Psychologists have discovered two psychological biases that seem to be universal in humans: reference dependence and loss aversion. But what if humans are not the only species to use these poor decision-making strategies? Rather than investigating the biases of human subjects, Yale psychologist Laurie Santos and colleagues decided to test whether similar errors showed up in the decision making of one of our primate relatives: the capuchin monkey, whose last common ancestor with humans lived around 35 million years ago.
First they had to teach capuchin monkeys to use money—metal tokens they could exchange for food. Then, with carefully constructed experiments, they discovered that monkeys behaved just like humans: they thought about the market in terms of arbitrary reference points and responded to payoffs differently depending on whether the payoffs appeared to be gains or losses relative to those reference points. In this and other studies, monkeys seemed not to consider their choices in absolute terms—they made decisions differently when dealing with losses than when dealing with gains.
So, if our biases are more than 35 million years old, maybe we should stop trying to get rid of them and just learn to use them to our advantage. Read more.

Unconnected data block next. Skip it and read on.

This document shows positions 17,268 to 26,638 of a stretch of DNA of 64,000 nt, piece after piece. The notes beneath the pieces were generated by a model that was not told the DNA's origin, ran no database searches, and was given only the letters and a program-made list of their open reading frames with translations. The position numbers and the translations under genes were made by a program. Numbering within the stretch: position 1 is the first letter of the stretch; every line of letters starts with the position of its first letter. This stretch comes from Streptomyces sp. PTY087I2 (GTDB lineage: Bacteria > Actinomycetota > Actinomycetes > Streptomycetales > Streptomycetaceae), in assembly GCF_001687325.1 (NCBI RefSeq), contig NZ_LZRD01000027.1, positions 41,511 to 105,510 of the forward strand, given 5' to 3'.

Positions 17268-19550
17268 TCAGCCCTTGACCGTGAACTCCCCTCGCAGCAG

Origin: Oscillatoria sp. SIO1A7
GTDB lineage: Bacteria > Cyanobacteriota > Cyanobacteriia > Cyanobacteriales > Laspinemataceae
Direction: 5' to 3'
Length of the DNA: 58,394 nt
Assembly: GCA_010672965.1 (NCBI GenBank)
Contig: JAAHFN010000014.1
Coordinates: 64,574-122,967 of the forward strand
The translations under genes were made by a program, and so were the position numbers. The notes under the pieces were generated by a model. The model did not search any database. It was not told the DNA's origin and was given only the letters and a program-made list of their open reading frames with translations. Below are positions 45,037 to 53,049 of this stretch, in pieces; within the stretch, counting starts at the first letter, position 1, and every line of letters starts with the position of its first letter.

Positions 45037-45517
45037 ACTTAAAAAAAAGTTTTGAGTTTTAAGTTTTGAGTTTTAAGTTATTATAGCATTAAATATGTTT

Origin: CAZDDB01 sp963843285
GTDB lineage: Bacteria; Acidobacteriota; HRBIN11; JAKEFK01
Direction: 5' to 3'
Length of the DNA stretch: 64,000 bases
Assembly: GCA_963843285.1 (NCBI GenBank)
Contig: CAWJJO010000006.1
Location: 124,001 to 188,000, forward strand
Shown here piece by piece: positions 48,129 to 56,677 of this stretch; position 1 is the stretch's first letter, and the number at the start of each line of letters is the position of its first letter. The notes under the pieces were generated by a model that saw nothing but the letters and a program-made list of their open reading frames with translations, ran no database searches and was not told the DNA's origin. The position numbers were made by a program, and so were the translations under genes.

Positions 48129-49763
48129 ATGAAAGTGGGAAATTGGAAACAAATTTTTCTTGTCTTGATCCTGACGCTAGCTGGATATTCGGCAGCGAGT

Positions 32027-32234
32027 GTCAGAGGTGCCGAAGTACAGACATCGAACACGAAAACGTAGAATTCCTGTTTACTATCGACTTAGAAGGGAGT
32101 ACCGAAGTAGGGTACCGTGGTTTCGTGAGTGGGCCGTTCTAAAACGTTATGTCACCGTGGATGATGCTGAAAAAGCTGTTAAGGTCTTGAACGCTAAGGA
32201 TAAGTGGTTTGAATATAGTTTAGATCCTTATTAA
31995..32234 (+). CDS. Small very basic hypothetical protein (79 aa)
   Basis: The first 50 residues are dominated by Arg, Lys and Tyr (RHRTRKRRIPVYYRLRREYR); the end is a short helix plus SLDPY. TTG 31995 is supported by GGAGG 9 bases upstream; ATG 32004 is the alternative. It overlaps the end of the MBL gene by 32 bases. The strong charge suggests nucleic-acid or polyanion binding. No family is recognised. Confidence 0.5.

About Computing Sciences at Berkeley Lab
The Lawrence Berkeley National Laboratory (Berkeley Lab) Computing Sciences organization provides the computing and networking resources and expertise critical to advancing the Department of Energy's research missions: developing new energy sources, improving energy efficiency, developing new materials and increasing our understanding of ourselves, our world and our universe.
ESnet, the Energy Sciences Network, provides the high-bandwidth, reliable connections that link scientists at 40 DOE research sites to each other and to experimental facilities and supercomputing centers around the country. The National Energy Research Scientific Computing Center (NERSC) powers the discoveries of 7,000-plus scientists at national laboratories and universities, including those at Berkeley Lab's Computational Research Division (CRD). CRD conducts research and development in mathematical modeling and simulation, algorithm design, data storage, management and analysis, computer system architecture and high-performance software implementation. NERSC and ESnet are Department of Energy Office of Science User Facilities.
Lawrence Berkeley National Laboratory addresses the world's most urgent scientific challenges by advancing sustainable energy, protecting human health, creating new materials, and revealing the origin and fate of the universe. Founded in 1931, Berkeley Lab's scientific expertise has been recognized with 13 Nobel prizes. The University of California manages Berkeley Lab for the DOE’s Office of Science.
DOE’s Office of Science is the single largest supporter of basic research in the physical sciences in the United States, and is working to address some of the most pressing challenges of our time. For more information, please visit science.energy.gov.